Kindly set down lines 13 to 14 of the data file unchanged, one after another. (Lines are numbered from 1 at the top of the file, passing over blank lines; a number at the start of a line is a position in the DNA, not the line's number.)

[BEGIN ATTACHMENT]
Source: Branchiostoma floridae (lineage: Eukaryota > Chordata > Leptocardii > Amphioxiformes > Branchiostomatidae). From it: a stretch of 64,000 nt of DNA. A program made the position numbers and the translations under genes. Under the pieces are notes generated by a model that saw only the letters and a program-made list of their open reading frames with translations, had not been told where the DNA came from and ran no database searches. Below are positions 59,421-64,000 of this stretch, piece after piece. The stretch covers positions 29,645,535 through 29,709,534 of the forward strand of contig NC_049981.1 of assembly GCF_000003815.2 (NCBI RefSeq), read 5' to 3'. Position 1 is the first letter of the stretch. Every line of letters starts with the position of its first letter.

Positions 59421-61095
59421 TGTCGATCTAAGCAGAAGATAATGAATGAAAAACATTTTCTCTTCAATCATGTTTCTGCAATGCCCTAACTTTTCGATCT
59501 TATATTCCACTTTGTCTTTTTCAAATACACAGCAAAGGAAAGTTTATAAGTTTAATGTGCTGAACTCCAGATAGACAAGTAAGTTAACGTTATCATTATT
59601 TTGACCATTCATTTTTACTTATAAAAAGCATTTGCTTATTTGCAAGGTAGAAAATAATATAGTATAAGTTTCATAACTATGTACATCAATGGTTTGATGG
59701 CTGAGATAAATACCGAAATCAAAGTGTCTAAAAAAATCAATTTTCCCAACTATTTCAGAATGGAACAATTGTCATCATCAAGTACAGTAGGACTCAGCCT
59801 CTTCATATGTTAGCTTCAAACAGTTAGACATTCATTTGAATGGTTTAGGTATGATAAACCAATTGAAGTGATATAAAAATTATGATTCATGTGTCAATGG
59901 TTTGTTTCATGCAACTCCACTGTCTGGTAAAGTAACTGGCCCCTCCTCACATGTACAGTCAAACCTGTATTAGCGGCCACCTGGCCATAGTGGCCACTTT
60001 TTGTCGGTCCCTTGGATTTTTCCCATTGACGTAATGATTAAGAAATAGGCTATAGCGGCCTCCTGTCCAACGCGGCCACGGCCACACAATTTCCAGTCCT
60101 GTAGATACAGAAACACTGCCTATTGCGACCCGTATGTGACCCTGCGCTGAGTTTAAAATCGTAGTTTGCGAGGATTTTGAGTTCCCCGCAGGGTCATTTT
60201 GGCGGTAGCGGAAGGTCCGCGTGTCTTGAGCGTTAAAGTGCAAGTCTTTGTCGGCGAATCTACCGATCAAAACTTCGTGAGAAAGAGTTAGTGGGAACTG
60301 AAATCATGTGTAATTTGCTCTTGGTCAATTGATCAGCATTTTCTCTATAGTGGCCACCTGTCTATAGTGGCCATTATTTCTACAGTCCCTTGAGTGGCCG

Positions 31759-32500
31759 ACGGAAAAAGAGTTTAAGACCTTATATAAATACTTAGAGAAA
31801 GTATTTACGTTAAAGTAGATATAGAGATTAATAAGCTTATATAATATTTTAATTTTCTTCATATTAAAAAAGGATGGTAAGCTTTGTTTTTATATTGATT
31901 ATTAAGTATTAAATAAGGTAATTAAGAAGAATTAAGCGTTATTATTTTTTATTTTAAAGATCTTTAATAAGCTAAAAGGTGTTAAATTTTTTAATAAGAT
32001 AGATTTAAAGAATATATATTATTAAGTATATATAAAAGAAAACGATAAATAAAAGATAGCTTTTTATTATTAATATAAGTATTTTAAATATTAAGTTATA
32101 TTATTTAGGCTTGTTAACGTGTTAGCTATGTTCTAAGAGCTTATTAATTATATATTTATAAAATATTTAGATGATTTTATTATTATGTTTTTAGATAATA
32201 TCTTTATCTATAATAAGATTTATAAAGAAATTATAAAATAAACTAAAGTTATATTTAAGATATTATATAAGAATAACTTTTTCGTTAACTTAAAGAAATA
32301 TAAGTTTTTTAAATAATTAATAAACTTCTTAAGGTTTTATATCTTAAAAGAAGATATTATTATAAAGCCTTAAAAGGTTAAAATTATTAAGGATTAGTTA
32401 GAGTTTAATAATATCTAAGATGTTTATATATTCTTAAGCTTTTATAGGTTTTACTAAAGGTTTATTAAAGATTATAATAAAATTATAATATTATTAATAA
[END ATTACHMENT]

Positions 31759-32500
31759 ACGGAAAAAGAGTTTAAGACCTTATATAAATACTTAGAGAAA